Obama to visit Selma for 50th anniversary of civil rights marches

21 Jan 2015 | Author: | No comments yet »

Glenn Beck Explains Why ‘Selma’ Was Actually Snubbed At The Oscars.

WASHINGTON (AP) — President Barack Obama plans to visit Selma, Alabama, to commemorate the 50th anniversary of historic civil rights marches across the state. Martin Luther King Jr.’s protest marches — myself among them — came in off the street one evening and gathered in front of a hotel TV to watch a speech by President Lyndon Johnson. “We shall overcome,” Johnson said unexpectedly.

On March 21, 1965, a five-day march, led by King (under court protection) took place with crowds growing to 25,000 – an event that directly impacted the Voting Rights Act of 1965. Both candidates and former President Clinton marched across the Edmund Pettus Bridge where white police officers beat civil rights protesters in 1965. On Friday, the president and first lady Michelle Obama hosted the cast and crew of the newly released film “Selma” for a screening at the White House. The memory of that long-ago evening in Selma, an interruption in our coverage of the marches that King’s people led daily from the Brown Chapel, was stirred by the controversy over the new movie, “Selma,” which suggests that Johnson had to be dragged into support of voting rights.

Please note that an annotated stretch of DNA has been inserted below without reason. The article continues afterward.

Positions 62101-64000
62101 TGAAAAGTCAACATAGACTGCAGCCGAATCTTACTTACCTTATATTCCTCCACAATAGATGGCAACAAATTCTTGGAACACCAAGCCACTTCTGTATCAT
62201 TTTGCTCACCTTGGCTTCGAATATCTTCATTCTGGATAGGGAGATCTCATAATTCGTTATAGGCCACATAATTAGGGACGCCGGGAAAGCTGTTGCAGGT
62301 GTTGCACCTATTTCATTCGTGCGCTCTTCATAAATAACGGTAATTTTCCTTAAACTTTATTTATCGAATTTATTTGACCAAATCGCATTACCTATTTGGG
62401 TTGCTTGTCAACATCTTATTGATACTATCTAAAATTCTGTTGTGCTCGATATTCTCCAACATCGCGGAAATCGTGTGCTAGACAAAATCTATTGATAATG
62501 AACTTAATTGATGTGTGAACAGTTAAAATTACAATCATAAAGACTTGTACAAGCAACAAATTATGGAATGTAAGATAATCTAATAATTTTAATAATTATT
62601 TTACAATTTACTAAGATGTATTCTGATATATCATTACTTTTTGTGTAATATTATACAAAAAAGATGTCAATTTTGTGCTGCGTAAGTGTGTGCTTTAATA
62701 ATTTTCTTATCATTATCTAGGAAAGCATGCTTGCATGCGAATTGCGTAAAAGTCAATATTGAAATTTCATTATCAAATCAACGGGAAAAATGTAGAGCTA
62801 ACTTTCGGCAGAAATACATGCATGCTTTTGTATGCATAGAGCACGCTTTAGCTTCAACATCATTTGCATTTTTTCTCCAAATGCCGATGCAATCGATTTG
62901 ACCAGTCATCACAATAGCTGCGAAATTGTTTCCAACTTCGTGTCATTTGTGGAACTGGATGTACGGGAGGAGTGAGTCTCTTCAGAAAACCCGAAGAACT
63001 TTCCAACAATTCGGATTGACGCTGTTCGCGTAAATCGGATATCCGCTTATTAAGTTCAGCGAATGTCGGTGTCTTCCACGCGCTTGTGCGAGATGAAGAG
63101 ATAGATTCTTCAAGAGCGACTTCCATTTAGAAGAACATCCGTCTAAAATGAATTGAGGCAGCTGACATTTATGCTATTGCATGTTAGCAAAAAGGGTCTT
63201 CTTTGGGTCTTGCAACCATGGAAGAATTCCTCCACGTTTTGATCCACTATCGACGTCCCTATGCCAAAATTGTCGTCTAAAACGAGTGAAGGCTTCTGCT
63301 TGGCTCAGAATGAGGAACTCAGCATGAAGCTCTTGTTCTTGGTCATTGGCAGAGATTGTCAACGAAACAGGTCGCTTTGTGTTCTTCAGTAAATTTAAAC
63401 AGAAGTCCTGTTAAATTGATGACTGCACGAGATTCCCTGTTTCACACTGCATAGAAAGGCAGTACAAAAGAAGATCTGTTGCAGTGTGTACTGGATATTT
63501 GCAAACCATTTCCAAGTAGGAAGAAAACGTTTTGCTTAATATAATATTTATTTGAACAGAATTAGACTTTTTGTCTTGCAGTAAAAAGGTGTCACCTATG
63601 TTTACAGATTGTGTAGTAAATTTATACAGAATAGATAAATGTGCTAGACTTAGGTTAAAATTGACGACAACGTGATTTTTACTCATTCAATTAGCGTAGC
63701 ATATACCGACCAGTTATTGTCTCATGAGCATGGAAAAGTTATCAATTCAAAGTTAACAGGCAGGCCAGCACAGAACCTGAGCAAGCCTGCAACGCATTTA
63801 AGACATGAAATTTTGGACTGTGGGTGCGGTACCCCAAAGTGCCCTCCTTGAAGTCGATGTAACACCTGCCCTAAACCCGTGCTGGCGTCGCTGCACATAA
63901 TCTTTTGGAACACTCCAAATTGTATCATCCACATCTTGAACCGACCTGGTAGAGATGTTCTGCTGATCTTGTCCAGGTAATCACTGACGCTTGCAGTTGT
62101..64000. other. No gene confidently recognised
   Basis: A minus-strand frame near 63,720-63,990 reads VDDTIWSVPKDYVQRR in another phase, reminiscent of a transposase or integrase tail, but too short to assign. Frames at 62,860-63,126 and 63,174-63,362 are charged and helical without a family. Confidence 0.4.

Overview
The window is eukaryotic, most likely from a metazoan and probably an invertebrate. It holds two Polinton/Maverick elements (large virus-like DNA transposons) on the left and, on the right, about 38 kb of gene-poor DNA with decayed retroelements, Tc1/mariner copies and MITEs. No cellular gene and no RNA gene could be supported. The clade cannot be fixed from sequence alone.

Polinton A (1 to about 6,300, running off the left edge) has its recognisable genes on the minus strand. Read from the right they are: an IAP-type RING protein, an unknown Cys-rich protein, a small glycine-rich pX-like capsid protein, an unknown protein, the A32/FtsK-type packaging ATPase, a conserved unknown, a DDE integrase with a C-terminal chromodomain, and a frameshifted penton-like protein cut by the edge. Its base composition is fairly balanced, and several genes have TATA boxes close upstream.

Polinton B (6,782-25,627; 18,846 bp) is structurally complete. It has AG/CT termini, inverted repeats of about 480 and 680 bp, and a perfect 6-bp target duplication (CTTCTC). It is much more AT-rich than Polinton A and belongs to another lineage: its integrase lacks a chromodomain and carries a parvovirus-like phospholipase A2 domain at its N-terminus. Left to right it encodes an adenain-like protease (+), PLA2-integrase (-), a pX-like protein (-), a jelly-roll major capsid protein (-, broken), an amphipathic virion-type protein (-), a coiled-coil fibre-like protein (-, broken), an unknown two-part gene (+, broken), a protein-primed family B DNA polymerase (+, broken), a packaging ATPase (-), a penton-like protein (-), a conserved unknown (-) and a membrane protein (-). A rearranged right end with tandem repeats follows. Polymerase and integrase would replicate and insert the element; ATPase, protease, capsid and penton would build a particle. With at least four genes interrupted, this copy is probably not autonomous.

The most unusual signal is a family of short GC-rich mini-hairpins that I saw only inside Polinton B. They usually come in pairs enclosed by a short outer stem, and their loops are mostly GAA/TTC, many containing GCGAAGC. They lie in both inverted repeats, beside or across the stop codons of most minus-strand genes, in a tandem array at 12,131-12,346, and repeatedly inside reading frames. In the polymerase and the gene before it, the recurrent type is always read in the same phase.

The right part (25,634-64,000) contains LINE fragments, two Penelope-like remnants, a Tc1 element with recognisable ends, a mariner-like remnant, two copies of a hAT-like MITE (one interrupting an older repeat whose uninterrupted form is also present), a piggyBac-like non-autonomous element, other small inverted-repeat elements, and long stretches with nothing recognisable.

And the last thing that progressives want is for their great hero of the 1960s, LBJ, to be remembered that way.” “That’s why that wasn’t nominated,” he continued, adding that the film’s Best Picture nomination alone is already “killing” progressives. “It had nothing to do with race. The motion picture academy did not nominate the black director and the black lead actor, handing the film just two nominations overall and sparking the viral hashtag #OscarsSoWhite. But on the streets of Selma, it was clear that the significant battle was not between King and Johnson, but between King’s buttoned-down grownups in their white shirts and suit jackets and the gutsy, anti-establishment youngsters from the Student Nonviolent Coordinating Committee.

SNCC had been in Selma for months without much success, and it resented the way that King’s arrival had moved in on their protest — and the world suddenly paid attention. King aide Andrew Young — who in a less segregated world probably would have been the CEO of a Fortune 500 company — complained when establishment types poured into Selma after Bloody Sunday and echoed the SNCC charge that the King people weren’t militant enough. The piece blasted DuVernay for her negative portrayal of Johnson and called for the film to be “ruled out” during the award season. “Bottom line is folks should interrogate history,” DuVernay wrote on Twitter at the time. “Don’t take my word for it or LBJ rep’s word for it.

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